Restrained passions in West Green Opera’s Eugene Onegin

‘Being in love is a complicated matter; although anyone who is prepared to pretend that love is a simple, straightforward business is always in a strong position for making conquests’.  So begins the third chapter of Anthony Powell’s novel A Question of Upbringing.  But there’s nothing simple or straightforward in the powerful emotions that give Tchaikovsky’s tragic masterpiece a special place in the operatic repertoire.

Based on Alexander Pushkin’s 1833 novel-in-verse concerning the ill-fated love of Tatyana Larina and the eponymous antihero, Eugene Onegin is, oddly, a love story without seemingly much love.  Yet it explores, amongst its various ideas, themes of duty and friendship, and the overwhelming force of love.  Tchaikovsky, like Pushkin, might have named his opera after its title character, but this production overseen by veteran stage director by John Ramster makes clear that the psychodrama belongs as much to Onegin as its heroine.  Indeed, the composer acknowledged the work’s novel aspect when he declared ‘let my opera be undramatic, let it have little action – but I am in love with the image of Tatyana’. 

Jenny Stafford (c) Matthew Williams-Ellis

Onegin can be presented with the minimum of means and on the smallest of scales.  This scaled down production with Richard Studer’s economical designs – the stage occupied by half a dozen trees – and Adrian Linford’s period costumes allows one to observe without distraction the personal dramas of the main characters and their various emotional crises.  Of course, within the natural setting of West Green House with its stage perched on an island in the middle of the garden’s lake, nothing could better convey Madame Larina’s country estate where much of the action occurs.  As a means of circumnavigating the safety issues caused by Covid 19, this staging is brilliantly conceived.  No country house opera festival has yet to surpass the magic conjured at West Green.  And the appearance of a solitary swan gliding around the lake brought a wonderful conjunction of nature and artifice.

Singing and playing across seventy odd yards of water to an audience positioned in four marquees might have presented problems to less experienced sound technicians.  Here potential challenges were brilliantly overcome by Griff Hewis and Phil Wood who ensured voices were projected cleanly and without any musically ruinous glitches.  If this caused a certain evenness of dynamic from orchestra and voices, that’s a small price to pay for what was an enthralling evening.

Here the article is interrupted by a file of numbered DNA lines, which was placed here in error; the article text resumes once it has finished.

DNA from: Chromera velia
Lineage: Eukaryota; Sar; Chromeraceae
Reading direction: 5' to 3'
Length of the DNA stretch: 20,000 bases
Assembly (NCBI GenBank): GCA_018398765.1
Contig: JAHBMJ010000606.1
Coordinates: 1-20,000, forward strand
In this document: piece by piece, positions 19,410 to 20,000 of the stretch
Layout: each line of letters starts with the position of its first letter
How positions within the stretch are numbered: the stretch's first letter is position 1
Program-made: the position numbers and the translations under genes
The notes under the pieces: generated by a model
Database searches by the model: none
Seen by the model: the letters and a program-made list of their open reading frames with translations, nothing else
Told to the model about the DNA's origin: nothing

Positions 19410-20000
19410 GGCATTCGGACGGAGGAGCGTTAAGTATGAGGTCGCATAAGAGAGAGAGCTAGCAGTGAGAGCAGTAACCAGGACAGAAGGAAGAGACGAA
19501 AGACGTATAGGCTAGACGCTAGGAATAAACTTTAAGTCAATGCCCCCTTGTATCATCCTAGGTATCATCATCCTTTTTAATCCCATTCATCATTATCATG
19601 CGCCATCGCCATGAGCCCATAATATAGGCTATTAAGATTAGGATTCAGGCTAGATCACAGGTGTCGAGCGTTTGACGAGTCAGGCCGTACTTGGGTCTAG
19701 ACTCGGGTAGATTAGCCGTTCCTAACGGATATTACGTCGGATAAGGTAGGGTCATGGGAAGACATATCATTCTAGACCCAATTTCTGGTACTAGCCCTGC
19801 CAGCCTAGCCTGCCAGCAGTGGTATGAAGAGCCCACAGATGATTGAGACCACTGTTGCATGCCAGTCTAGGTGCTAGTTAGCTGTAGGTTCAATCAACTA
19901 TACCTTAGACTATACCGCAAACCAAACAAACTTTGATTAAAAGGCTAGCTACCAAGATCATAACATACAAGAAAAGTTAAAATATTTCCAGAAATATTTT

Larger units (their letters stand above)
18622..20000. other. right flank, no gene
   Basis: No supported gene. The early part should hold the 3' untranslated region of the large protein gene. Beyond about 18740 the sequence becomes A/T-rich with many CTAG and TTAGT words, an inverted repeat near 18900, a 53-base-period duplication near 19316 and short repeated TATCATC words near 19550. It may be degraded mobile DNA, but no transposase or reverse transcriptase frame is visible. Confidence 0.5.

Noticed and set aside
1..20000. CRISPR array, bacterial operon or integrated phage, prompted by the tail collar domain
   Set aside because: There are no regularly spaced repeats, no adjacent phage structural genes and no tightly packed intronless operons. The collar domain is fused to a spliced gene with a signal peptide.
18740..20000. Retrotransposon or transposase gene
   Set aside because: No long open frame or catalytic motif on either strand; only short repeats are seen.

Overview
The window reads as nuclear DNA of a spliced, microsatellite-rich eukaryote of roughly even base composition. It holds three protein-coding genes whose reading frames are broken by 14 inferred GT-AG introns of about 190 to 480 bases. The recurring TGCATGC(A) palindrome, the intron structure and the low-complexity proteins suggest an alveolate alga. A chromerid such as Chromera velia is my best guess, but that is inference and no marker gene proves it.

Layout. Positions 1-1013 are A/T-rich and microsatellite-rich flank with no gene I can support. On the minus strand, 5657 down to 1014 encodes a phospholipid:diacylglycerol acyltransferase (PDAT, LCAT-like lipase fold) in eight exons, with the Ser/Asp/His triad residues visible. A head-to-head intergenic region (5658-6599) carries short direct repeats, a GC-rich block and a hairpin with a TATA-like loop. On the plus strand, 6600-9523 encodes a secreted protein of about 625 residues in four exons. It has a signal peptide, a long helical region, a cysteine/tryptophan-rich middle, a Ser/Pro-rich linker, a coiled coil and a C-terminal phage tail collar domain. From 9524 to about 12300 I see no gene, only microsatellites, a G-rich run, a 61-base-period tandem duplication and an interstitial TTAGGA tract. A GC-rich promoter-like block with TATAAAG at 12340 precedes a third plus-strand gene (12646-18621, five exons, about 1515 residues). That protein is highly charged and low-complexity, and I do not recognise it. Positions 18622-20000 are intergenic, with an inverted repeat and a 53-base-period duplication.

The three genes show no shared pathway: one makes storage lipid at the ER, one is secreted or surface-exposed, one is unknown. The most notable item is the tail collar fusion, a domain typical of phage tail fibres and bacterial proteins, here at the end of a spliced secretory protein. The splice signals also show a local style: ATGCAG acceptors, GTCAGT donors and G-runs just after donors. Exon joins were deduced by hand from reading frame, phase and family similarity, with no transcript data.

Jenny Stafford (c) Matthew Williams-Ellis

There was much to enjoy from a mostly young cast with its blend of promise and experience.  In a powder-blue dress, Jenny Stafford’s Tatyana was a credible traversal of self-absorbed bibliophile through to society beauty, dignity and duty amply realised.  In between, came an arresting dream sequence at the close of Act One where there was no doubting her arousal as she imagined her first sexual encounter with Onegin.  Hers is a clear and silvery soprano voice, and in time she will discover more expressive power and tonal variety for the celebrated letter aria.  More compelling was the emotional charge she brought to the closing duet with Nicholas Lester’s Onegin, now vocally unrestrained and glowing with suppressed ardour.

Lester was a model of restraint, drawing the eye as much as the ear for his smouldering good looks and velvet baritone. Suave rather than cold, polite to the point of amiability with little of the jaded aristocrat, his voice entranced across each act and, came into its own in the final scene as the impassioned lover.

Thomas Elwin (c) Matthew Williams-Ellis

Thomas Elwin as Lensky, ‘as different as fire and ice’ from Onegin, brought clarion tones and no small degree of self-pity to his Act Two lament.  Returning briefly as a ghost in Act 3 after his fatal shooting was a neat touch, although the duel scene itself failed to bring any dramatic spark.  Lensky’s childhood sweetheart Olga was sung by a rich voiced and suitably vivacious Angharad Lyddon, who found every opportunity to enhance her role.

There were fine performances in the smaller roles, particularly Rhonda Browne as a rich-toned Filipyevna, Jeffrey Lloyd Roberts as a foppishly comic Monsieur Triquet and Julian Close as a noble Prince Gremin.  A chorus of six singers and two professional dancers did their best to bring life to the dances, but too often music and movement were poorly matched.  It didn’t help that Derek Clark’s cut down score and reduced string numbers at times diminished any sense of orchestral pizzazz in the ball scenes.  At the helm of the West Green House Orchestra Lada Valesova gave efficient, if uninvolving, direction.  The real star of the evening was the stunning setting, nestling in its magically lit woodlands.

David Truslove

Madame Larina – Sarah Pring, Filipyevna – Rhonda Browne, Tatyana –Jenny Stafford, Olga – Angharad Lyddon, Lensky – Thomas Elwin, Onegin – Nicholas Lester, Monsieur Triquet –Jeffrey Lloyd Roberts, Prince Gremin – Julian Close; Director –John Ramster, Conductor – Lada Valesova, Designer – Richard Studer, Costumes – Adrian Linford, West Green House Orchestra.

West Green Opera, Sunday 1st August 2021.

ABOVE: Nicholas Lester (c) Jon Hobley